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From their humble deathcore origins Sheffield five-piece Bring Me The Horizon have embarked on a genre bending crusade with their latest offering amo. The sixth album of their fifteen-year career, it is becoming clear that they that they can do what they want and just about get away with it.

 

This album hasn’t been without controversy, despite less than a week passing since its release. A far cry from the scene in which the band cut their teeth and the record’s genre experimentation and poppier edge has seen long-standing fans alienated by the sound. That said, the album is nothing but self-aware, including a track ‘heavy metal’: an amalgamation of dance-rock, rap, beatboxing, with a few deathcore guitar riffs accompanying the tongue in cheek lyrics – “‘Cause some kid on the ‘gram said he used to be a fan, but this shit ain’t heavy metal”.

 

The experimental and increased aural accessibility of the album has followed the trend of their last few releases, demonstrating a refusal to be pigeonholed by the scene they developed and showcasing the band’s ever evolving maturity as musicians. Their ability to create compelling tracks for a wider audience path makes amo a refreshing journey.

 

The album kicks off slowly, with an overture of sorts in the shape of ‘i apologise if you feel something’, setting up the overall theme for the album – the turbulent emotional experience of being in love. The track showcases the immense production value of the forthcoming album, highlighting the focus on considered mixing with the combination of a clinical echoing synth and vocoder vocals.

 

The album then goes full throttle into MANTRA, the first single released on this album cycle and an instantaneous hit. The combination of witty lyrics, belting chorus – complete with Siri – and recognisably sturdy BMTH guitar and drum work keep the listener on their toes while flaunting lead vocalist Oli Sykes’ vocal style ranges.

 

‘nihilist blues’ proves all your existing assumptions of what BMTH are wrong: with a sound not out of place in an mid-nineties Ibiza rave scene, the track, coupled with Grimes’ ethereally eerie addition makes for a curious but not unpleasant listen. With the dark industrial sound peppered throughout the album in the form of experimental interlude tracks, they hint toward the mechanical innovation of their sound in the future.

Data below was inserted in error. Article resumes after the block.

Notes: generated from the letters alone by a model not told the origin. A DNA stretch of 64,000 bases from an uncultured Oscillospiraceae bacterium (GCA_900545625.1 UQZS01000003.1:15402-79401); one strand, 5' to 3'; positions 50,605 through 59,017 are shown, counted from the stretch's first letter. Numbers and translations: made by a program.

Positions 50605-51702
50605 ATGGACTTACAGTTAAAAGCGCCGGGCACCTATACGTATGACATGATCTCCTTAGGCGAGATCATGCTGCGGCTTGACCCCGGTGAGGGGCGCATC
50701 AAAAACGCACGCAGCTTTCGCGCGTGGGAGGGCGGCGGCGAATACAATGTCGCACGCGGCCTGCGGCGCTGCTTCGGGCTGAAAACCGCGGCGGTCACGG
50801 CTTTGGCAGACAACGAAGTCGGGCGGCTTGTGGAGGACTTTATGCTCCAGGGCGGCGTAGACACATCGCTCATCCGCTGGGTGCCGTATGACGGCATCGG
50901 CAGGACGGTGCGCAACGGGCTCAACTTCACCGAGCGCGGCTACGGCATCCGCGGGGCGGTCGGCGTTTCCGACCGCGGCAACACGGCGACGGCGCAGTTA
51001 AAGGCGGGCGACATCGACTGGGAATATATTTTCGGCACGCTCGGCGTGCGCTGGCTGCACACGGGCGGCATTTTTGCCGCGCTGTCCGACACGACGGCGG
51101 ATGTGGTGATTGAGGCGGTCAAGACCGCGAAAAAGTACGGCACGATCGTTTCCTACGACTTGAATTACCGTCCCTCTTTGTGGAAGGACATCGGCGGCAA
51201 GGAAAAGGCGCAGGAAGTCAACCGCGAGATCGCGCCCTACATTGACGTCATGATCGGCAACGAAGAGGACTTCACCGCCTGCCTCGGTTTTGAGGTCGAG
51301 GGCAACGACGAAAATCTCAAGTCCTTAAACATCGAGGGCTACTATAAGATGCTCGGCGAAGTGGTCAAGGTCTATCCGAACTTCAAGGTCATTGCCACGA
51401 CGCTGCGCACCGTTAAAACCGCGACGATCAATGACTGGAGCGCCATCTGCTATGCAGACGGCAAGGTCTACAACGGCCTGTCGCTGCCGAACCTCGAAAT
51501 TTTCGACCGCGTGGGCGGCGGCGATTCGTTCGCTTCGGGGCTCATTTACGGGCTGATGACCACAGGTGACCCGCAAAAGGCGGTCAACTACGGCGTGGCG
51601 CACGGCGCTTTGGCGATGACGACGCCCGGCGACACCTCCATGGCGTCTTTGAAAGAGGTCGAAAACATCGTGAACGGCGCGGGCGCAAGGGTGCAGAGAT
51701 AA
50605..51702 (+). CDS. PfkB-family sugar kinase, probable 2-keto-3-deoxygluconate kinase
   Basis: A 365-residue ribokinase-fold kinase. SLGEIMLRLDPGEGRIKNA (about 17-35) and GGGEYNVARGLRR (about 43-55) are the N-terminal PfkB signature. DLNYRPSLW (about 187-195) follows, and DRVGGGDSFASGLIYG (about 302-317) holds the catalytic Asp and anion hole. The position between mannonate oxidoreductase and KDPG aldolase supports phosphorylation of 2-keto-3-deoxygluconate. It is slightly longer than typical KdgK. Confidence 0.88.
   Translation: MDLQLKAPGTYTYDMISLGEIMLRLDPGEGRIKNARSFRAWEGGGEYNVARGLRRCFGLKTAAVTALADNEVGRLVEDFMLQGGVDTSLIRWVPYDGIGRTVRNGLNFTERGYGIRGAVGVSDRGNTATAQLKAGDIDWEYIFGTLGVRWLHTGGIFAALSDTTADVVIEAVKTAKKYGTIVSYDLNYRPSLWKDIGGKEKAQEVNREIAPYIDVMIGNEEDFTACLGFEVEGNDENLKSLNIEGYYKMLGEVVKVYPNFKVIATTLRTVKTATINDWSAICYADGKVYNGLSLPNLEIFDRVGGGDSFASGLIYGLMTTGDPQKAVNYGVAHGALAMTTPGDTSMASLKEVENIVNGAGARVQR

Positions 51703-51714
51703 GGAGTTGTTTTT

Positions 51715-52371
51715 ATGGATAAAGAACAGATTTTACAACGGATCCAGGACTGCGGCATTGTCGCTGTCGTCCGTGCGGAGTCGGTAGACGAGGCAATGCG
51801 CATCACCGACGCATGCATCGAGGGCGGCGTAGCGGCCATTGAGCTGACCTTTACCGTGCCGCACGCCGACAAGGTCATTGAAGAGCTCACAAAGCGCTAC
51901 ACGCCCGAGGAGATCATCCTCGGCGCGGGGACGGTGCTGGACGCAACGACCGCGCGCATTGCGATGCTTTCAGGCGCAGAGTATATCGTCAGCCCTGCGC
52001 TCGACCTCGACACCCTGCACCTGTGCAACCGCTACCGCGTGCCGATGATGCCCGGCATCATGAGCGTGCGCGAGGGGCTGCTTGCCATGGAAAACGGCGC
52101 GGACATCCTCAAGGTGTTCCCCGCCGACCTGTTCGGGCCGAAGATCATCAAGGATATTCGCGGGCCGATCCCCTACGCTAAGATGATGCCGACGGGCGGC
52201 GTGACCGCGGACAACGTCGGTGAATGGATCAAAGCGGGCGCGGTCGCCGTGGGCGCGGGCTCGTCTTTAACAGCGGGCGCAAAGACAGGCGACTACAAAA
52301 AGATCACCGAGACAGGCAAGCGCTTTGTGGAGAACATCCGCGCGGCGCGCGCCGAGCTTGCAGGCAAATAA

The pop elements of the album, which have really riled up Instagram commenters, come in the form of ‘in the dark’ and ‘medicine’. They both prove to be satisfying listens, with the former track embodying low tempo indie pop, complete with hooky repetition in the chorus for a smoothly satisfying listen. ‘medicine’, marries classic pop vocals with a slightly heavier edge, for a radio friendly offering.

 

The pop sensibilities of ‘in the dark’ are immediately challenged by arguably the heaviest track on amo, ‘wonderful life’, which features Cradle of Filth’s vocalist Dani Filth. Lyrically, the track explores the pitfalls of growing up in angst-filled verse. The track stages an attack on all senses, with relenting guitar riffs that kick the song into overdrive. Another genre is introduced with ‘why you gotta kick me when i’m down’, blending a rap-style vocals and beats infused in a dubstep breakdown, complete with vocal glitches and adlib sound effects. Despite its somewhat muddled influences, the track fuses the amalgamation expertly, resulting in a uniquely dark.

 

Overall, amo delivers a diverse yet rounded album. The album continues the trajectory Bring Me The Horizon have been charting their entire career, consistently proving themselves to be 2-3 years ahead of the curve, even in the early days moving on from metalcore during its peak and never being afraid to explore unchartered territory. Their ability and willingness to evolve has seen them go from strength to strength and this album has the potential to reawaken the current cultural climate to the sound of rock again.

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